Christian Involvement in Politics

Romans 13:4 tells us that government authority exists for our good. But good must be defined by Scripture; otherwise it becomes subjective and will be determined by the majority will. If no one explains what God expects in governing, then government officials will have an excuse to legislate their own morality. Christians as citizens in the state within which God placed them must therefore be actively involved in politics for its own good. 1 Peter 2:14 further explains that government is to punish those who do evil and praise those who do good. Again the question of the definition of good arises. Unless magistrates receive counsel from the religious community, mayors, senators, or presidents will not understand God’s view of good and evil or right and wrong.
Throughout history God has involved His people in advising or warning secular rulers. Daniel told King Nebuchadnezzar, the most powerful ruler on earth at the time: “Therefore, O king, let my counsel be acceptable to you: break off your sins by practicing righteousness, and your iniquities by showing mercy to the oppressed, that there may perhaps be a lengthening of your prosperity” (Daniel 4:27 ESV). Joseph, as Egypt’s second-in-command, often advised Pharaoh. Moses confronted the Pharaoh and demanded freedom for the Israelites. Queen Esther influenced King Ahasuerus and her guardian, Mordecai, became counselor to him.
In the New Testament, John the Baptist confronted officials about morals, even scolding Herod the tetrarch “for Herodias, his brother’s wife, and all the evil things that Herod had done” (Luke 3:19). In Acts 24, Paul addresses the Roman governor Felix “about righteousness, self-control, and the coming judgment.” Paul held Felix accountable for his conduct as a public officeholder and wife stealer. It is clear that Paul captured the governor’s attention, for in verse 25, Felix was disturbed and sent Paul away.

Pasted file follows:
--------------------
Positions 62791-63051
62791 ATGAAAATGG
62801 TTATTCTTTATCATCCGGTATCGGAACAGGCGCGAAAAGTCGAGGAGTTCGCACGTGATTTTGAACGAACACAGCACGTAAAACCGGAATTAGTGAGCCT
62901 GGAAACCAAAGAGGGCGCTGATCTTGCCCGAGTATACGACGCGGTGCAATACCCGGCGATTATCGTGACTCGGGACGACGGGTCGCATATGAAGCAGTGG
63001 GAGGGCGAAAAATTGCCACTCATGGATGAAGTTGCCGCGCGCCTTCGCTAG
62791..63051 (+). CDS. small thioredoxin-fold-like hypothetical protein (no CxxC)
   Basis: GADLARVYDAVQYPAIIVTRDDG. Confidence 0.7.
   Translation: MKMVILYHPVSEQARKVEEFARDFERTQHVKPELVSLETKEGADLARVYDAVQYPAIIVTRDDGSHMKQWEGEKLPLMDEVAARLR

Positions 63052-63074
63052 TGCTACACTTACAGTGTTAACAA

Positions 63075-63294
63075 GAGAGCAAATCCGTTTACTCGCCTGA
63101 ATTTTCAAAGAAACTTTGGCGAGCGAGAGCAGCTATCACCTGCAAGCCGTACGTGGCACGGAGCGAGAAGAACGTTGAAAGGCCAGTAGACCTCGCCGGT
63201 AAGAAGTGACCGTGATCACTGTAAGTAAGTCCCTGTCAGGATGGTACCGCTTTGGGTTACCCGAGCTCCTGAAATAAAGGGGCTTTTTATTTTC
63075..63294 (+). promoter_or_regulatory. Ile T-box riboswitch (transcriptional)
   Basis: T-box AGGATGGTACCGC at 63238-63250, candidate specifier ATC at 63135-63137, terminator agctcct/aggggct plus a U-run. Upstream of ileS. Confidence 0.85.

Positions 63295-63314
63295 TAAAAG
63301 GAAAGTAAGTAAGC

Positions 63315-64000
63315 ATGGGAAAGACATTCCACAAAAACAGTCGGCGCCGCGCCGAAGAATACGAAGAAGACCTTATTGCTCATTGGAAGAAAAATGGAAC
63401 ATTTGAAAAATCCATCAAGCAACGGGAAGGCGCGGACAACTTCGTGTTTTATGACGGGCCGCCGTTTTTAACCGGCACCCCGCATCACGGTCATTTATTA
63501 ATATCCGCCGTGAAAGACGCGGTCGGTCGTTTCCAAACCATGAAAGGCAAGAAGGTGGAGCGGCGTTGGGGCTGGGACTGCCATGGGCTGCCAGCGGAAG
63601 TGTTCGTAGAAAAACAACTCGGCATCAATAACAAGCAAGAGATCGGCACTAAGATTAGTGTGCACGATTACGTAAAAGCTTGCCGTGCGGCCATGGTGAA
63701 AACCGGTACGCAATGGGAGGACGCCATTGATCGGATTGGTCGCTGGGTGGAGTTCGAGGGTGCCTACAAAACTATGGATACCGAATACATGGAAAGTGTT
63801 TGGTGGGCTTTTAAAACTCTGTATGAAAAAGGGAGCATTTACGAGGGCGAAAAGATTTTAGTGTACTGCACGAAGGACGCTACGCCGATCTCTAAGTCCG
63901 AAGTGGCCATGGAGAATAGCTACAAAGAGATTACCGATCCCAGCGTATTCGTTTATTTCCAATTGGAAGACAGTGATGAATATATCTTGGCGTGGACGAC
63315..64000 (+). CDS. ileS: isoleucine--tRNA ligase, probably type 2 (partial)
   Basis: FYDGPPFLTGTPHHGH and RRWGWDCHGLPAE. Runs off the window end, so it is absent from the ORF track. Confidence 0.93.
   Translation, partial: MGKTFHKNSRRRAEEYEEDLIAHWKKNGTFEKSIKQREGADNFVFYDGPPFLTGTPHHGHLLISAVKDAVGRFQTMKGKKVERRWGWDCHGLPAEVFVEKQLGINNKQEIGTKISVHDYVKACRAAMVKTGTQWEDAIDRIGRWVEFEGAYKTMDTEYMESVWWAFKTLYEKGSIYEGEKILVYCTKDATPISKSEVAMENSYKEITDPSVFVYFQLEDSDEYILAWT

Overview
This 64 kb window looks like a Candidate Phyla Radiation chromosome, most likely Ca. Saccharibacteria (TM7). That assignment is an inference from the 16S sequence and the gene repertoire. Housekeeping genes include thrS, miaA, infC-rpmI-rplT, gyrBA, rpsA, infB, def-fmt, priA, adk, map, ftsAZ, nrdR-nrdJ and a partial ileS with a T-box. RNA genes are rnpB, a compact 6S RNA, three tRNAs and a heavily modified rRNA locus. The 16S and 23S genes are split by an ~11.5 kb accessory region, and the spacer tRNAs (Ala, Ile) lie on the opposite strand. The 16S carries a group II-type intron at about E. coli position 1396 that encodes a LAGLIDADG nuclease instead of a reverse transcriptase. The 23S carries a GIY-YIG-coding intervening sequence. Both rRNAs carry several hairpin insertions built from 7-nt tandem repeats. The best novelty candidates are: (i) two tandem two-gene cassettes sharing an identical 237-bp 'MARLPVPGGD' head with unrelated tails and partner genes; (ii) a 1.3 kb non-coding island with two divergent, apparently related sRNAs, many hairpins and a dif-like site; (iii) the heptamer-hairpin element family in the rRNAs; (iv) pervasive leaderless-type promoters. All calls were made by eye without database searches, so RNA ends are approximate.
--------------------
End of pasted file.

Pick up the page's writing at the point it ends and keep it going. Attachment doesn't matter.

The “God is dead” movement of the 1960’s attempted to make God irrelevant to the culture. Once God is removed from civic life, the remaining two characters - the individual and the state – will be free to determine their own morality. In other words, without Christian involvement in politics, there will be no counterbalance to the government’s declaration of what is best for the people. And what will and has occurred is the redefining of moral conduct. What was the old immorality is now the new politically correct morality. Isaiah 5:20 says, “Woe to those who call good evil and evil good.”

The Christian religion has always been the basis for judging this nation’s beliefs and values. The founding fathers understood a moral government is based in the Judeo-Christian ethic. When values are debated in government, religion is at the core - whether it be Judeo-Christian or Secular Humanism. When the Christian religion is banished from the public sector, then the vacuum created will be filled by paganism and religious secularism.

            Christians are citizens of two kingdoms – the kingdom of God and the kingdom of the state or nation that God has placed them. They have a duty to be involved for the betterment of man and the preaching of the gospel. Ephesians 5:11 exhorts us not to participate in evil, but to expose it. How can evil be exposed if Christians run from involvement in the society in which they live? We are called to be in the world, but not of it; and being in it is to influence it for Christ. In America one of the influences we are given is the vote; and therefore we are to exercise it for righteousness sake.